2.4. MAO Gene Expression

MAO-A and MAO-B genes expression was evaluated by quantitative real time polymerase chain reaction (RT-PCR), as previously described [26]. The sequence information of the NCBI database (5′-> 3′: human MAO-A fw AGG ACT ATC TGC TGC CAA AC; human MAO-A rev AAG CTC CAC CAA CAT CTA CG; human MAO-B fw GAA GAG TGG GAC AAC ATG AC; and human MAO-B rev CTC CAC ACT GCT TCA CAT AC) was used to design the primers against MAO isoforms. The housekeeping gene and its primers were as follows: EEF2 (fw): 5′-GAC ATC ACC AAG GGT GTG CAG-3′ and EEF2 (rv): 5′-GCG GTC AGC ACA CTG GCA TA-3′, respectively. Total RNA was isolated from atrial samples with the “Total RNA Mini SI Isolation Spin-Kit, Applichem” and used for reverse transcription (Superscript III RT, Invitrogen). The PCR conditions consisted of initial denaturation (95°C, 10 minutes), 40 cycles of denaturation (95°C, 30 seconds), annealing (55°C, 60 seconds), and elongation (72°C, 60 seconds).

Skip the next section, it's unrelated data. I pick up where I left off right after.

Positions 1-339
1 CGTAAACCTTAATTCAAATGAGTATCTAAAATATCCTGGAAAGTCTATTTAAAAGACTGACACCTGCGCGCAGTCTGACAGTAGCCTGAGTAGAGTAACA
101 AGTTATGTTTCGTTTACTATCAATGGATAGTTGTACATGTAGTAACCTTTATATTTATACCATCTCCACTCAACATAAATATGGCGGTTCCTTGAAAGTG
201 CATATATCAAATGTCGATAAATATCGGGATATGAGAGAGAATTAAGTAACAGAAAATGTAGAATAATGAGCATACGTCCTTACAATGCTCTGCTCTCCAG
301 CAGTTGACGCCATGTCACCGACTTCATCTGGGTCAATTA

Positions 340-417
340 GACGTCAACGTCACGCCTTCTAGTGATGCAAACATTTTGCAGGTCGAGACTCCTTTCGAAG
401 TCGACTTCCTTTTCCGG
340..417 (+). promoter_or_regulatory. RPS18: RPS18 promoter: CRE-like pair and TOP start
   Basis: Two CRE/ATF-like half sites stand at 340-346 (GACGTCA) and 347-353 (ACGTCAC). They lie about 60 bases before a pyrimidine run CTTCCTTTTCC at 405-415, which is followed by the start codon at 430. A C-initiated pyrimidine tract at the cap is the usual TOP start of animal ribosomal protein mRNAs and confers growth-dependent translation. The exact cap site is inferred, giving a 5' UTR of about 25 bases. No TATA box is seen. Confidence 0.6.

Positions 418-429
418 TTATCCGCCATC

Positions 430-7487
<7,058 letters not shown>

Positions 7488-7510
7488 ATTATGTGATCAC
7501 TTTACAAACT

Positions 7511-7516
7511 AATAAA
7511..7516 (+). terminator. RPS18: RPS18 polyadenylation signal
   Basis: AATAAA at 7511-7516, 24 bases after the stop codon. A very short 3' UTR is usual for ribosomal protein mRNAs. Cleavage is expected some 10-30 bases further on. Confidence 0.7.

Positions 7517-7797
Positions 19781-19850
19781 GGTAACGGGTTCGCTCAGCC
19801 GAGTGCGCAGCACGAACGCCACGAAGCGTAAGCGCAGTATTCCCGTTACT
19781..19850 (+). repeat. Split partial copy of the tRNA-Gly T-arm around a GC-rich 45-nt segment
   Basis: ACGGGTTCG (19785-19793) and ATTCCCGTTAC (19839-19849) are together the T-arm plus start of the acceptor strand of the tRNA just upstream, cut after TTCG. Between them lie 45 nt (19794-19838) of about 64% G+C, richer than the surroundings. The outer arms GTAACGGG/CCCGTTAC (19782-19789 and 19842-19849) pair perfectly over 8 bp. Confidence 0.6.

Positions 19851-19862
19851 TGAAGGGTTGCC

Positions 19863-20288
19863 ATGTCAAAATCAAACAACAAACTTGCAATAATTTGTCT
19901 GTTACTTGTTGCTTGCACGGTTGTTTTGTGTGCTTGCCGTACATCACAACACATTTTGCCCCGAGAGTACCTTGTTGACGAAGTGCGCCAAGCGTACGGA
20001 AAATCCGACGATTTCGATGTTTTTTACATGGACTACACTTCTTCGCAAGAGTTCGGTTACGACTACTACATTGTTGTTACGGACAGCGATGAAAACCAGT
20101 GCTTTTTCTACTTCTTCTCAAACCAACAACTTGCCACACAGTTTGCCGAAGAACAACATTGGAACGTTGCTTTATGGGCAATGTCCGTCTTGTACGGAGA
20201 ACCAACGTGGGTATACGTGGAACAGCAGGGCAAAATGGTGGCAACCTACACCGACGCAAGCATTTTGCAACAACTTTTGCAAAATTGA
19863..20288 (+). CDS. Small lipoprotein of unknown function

2.5. MAO Protein Expression